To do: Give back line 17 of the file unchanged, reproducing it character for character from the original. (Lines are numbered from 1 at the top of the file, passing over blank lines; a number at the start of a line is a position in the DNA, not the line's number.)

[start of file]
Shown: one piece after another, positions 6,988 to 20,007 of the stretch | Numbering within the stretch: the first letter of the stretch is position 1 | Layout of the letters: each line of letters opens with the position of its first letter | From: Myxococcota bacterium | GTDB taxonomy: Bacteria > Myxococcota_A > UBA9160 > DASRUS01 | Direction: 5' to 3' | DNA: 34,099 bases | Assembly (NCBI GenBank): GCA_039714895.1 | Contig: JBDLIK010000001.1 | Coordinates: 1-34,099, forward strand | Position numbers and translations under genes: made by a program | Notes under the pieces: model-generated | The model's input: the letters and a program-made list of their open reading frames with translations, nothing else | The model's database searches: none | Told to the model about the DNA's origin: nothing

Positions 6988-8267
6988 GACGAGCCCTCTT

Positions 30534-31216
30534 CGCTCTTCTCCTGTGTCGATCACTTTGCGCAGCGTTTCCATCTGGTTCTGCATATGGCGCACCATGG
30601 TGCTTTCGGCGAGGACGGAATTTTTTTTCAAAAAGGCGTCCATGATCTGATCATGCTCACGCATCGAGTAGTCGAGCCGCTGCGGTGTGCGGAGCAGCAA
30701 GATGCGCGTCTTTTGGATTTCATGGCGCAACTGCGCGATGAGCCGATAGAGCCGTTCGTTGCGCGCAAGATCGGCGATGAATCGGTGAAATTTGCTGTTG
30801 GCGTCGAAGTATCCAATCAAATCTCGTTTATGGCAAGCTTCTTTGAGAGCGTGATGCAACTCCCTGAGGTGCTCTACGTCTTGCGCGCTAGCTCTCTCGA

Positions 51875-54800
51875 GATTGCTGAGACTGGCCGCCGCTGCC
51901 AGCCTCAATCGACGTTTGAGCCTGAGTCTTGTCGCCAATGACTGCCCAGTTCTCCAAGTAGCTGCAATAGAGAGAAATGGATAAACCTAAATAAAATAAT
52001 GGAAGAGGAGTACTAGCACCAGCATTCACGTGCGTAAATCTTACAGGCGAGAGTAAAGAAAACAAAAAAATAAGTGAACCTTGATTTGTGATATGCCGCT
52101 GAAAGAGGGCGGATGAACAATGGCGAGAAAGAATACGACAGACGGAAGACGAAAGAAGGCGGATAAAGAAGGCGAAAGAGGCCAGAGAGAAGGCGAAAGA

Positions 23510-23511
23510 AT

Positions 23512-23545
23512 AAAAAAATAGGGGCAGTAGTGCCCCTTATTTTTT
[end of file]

23512 AAAAAAATAGGGGCAGTAGTGCCCCTTATTTTTT